Cautionary fables from time immemorial have bequeathed to us the lesson, “Be careful what you wish for.” A number of Belgian newspapers didn’t listen, and were thus doomed to provide a new cautionary example when they sued Google over including their content in Google News. They won a court order stating that Google must
withdraw from all its sites (Google News and “cached” Google, or under any name whatsoever), all the articles, photographs and graphic representations from the Belgian publishers of the daily French- and German-speaking press, represented by the plaintiff, within 10 days of the present notification, under penalty of a daily fine of 1,000,000.00 EUROS per day of delay;
And so Google did. It removed the newspapers not only from Google News, but also from Google’s main web search—and even blocked Google Translate from working on their pages. In short, it removed the papers from any services it provided “under any name whatsoever,” in perfect compliance with the court order.
Of course, this turn of events did not exactly please the newspapers, who complained of Google’s “brutal retaliation” in an article.
It is necessary to distinguish the Google search engine from the Google news service," the article said. "The news editors do not oppose having their content referenced by the Google search engine, they refuse on the other hand for their informational content to be included in Google News," the article said.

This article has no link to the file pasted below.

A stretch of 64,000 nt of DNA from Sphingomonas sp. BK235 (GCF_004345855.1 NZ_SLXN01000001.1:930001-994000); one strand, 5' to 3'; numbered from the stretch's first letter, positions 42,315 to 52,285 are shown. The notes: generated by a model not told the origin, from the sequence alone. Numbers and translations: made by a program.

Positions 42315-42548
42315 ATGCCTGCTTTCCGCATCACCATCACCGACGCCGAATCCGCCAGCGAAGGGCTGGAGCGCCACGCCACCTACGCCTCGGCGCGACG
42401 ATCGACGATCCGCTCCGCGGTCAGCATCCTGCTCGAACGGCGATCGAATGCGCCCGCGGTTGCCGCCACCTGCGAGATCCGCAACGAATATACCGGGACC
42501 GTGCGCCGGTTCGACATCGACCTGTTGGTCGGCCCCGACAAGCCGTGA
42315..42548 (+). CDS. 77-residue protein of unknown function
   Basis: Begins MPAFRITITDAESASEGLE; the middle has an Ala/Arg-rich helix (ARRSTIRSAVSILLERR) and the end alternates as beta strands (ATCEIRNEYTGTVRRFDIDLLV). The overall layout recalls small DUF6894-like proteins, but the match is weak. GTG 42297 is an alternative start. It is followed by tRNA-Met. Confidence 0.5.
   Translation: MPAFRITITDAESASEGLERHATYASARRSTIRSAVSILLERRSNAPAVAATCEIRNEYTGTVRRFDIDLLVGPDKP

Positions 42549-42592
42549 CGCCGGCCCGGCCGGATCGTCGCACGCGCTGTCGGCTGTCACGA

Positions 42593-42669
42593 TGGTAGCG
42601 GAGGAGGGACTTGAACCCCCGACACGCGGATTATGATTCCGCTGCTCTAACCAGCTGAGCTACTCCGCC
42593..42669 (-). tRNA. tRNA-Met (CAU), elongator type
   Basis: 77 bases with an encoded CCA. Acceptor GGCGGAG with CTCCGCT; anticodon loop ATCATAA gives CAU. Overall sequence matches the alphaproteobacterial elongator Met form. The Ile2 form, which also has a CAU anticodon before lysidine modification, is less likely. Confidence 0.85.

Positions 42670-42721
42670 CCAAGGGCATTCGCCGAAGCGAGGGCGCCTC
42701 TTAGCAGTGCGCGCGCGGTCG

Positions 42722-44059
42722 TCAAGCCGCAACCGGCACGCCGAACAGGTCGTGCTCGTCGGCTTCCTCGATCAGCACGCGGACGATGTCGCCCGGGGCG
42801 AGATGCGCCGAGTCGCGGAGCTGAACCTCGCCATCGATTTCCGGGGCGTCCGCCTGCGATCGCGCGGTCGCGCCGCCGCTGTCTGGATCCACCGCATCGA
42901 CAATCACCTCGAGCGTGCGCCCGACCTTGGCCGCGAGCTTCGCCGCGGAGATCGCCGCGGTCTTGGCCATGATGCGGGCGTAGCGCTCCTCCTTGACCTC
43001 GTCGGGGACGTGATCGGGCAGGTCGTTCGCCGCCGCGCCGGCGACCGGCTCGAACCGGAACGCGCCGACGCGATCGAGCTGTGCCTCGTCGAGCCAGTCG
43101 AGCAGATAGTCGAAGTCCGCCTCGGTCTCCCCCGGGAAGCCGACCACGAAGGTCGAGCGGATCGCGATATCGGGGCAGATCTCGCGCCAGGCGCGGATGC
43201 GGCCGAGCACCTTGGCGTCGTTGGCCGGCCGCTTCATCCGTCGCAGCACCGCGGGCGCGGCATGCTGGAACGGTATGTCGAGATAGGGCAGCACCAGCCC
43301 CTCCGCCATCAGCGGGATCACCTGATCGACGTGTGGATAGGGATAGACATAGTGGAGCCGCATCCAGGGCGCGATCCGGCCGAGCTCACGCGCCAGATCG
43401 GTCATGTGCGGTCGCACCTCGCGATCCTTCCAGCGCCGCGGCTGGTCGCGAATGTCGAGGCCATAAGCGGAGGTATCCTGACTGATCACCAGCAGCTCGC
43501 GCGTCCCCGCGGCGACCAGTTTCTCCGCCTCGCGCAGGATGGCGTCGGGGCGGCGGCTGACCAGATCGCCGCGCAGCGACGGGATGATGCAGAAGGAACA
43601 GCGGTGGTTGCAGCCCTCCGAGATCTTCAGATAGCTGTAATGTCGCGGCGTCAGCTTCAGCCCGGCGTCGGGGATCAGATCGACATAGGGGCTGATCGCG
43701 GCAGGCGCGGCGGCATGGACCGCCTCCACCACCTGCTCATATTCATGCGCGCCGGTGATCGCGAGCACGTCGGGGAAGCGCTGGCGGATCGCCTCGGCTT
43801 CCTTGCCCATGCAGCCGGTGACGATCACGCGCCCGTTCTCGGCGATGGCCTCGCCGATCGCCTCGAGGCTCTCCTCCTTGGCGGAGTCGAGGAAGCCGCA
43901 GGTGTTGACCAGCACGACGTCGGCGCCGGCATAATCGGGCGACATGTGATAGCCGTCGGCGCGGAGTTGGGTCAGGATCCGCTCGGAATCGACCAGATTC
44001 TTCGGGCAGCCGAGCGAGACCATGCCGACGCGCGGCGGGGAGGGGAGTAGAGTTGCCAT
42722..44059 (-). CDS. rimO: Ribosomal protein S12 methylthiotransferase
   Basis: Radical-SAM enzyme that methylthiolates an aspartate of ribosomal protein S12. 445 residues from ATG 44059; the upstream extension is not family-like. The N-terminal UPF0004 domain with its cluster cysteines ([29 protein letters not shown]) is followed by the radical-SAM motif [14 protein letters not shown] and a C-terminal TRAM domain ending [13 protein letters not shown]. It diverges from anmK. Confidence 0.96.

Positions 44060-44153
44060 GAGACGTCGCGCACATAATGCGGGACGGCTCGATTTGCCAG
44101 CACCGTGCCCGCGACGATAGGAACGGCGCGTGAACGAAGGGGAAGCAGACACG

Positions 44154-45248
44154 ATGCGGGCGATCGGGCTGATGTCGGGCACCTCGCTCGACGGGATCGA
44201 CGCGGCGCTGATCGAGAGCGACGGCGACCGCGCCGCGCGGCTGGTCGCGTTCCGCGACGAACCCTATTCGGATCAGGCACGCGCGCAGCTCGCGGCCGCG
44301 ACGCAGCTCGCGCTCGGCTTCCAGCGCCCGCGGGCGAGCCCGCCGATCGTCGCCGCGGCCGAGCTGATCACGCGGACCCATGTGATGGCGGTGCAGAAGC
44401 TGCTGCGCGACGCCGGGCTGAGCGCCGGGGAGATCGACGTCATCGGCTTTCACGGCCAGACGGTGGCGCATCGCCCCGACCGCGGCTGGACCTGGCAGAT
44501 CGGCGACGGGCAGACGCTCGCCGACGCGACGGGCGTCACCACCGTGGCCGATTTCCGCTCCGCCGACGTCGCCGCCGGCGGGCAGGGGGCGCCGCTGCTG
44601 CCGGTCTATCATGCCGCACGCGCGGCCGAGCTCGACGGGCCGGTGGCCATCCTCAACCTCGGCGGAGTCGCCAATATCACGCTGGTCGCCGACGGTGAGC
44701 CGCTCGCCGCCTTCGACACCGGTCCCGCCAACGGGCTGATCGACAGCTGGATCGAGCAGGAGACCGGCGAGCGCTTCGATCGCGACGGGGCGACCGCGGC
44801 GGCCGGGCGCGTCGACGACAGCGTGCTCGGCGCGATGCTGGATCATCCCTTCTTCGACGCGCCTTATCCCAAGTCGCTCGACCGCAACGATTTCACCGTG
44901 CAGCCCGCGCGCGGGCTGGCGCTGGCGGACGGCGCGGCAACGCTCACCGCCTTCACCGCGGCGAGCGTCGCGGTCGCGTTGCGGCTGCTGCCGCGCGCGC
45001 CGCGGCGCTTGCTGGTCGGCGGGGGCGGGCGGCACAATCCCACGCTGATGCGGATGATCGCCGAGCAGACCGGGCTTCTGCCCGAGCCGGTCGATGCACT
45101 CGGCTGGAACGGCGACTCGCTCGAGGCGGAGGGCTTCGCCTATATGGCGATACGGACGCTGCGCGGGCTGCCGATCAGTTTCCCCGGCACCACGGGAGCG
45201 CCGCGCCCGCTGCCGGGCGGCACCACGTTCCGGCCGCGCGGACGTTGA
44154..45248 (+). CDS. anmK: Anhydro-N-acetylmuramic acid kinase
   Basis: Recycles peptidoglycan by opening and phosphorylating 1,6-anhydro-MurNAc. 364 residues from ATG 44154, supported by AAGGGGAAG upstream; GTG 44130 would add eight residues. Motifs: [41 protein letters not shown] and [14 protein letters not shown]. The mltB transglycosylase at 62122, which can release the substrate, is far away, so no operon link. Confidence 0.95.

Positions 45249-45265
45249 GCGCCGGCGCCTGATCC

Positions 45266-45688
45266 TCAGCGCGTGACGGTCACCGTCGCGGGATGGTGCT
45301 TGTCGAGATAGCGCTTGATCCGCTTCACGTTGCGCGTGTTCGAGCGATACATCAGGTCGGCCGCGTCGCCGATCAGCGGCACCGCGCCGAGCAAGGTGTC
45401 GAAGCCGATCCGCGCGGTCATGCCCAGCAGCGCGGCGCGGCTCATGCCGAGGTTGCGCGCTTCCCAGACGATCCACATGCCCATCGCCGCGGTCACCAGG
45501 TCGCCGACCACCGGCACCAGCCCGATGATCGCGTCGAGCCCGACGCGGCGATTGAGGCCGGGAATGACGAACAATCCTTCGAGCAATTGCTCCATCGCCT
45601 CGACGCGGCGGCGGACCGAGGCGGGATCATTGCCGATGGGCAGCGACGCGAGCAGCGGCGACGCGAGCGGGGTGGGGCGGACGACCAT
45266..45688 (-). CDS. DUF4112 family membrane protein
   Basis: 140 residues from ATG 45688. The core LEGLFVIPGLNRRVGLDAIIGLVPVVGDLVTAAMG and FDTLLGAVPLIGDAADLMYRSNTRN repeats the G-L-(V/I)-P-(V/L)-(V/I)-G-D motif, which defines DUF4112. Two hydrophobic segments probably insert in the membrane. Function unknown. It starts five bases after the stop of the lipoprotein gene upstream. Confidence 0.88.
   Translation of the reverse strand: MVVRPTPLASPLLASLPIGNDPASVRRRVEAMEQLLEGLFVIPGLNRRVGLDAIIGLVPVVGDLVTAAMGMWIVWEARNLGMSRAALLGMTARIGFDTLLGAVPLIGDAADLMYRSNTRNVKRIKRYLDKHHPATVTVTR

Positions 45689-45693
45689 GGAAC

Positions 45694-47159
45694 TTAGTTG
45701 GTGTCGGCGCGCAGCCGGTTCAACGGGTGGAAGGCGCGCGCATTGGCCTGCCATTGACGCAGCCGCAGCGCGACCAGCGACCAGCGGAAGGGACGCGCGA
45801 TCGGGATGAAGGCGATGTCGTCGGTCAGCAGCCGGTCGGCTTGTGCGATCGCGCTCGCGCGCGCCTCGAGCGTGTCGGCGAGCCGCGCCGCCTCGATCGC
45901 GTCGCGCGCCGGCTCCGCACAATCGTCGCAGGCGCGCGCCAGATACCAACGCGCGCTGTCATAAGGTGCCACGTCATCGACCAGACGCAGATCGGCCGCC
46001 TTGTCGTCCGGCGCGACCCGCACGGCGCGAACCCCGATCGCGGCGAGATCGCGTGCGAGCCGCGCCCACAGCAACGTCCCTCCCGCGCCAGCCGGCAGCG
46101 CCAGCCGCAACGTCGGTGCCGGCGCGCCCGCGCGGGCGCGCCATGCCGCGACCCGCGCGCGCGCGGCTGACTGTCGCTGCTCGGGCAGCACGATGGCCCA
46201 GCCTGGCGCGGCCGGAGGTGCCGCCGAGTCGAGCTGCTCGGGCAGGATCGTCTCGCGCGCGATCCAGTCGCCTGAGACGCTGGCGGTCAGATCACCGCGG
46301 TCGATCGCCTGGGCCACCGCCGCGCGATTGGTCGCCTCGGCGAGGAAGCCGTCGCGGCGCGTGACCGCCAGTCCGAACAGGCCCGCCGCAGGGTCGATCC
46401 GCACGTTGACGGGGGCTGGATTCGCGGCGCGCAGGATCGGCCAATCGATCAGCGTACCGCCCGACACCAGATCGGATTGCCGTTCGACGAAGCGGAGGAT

But Google spokesman William Echikson pointed out that the court order’s language was very plain, and Google faced hefty fines if it indexed that content—though Google would be happy to include the papers if they waved the potential penalties. (The papers subsequently did so.)
But some people continue to miss the point. In a column on AllThingsD, Liz Gannes complains:
Still, the whole situation seems a bit ominous, in that Google was willing to use the cutthroat tactic of removing the publications before they came to an agreement.
I doubt Google was exactly displeased about the removal, but that court order really didn’t give it any choice in the matter.
It’s worth pointing out that any paper that does not want to be included in Google News or search, or wants in one but not the other, can use the robots.txt standard to exclude themselves without having to go to court. Google provides very detailed instructions on its support pages. If the Belgian newspapers had used that from the start, rather than resorting to the courts, they could have avoided the whole situation.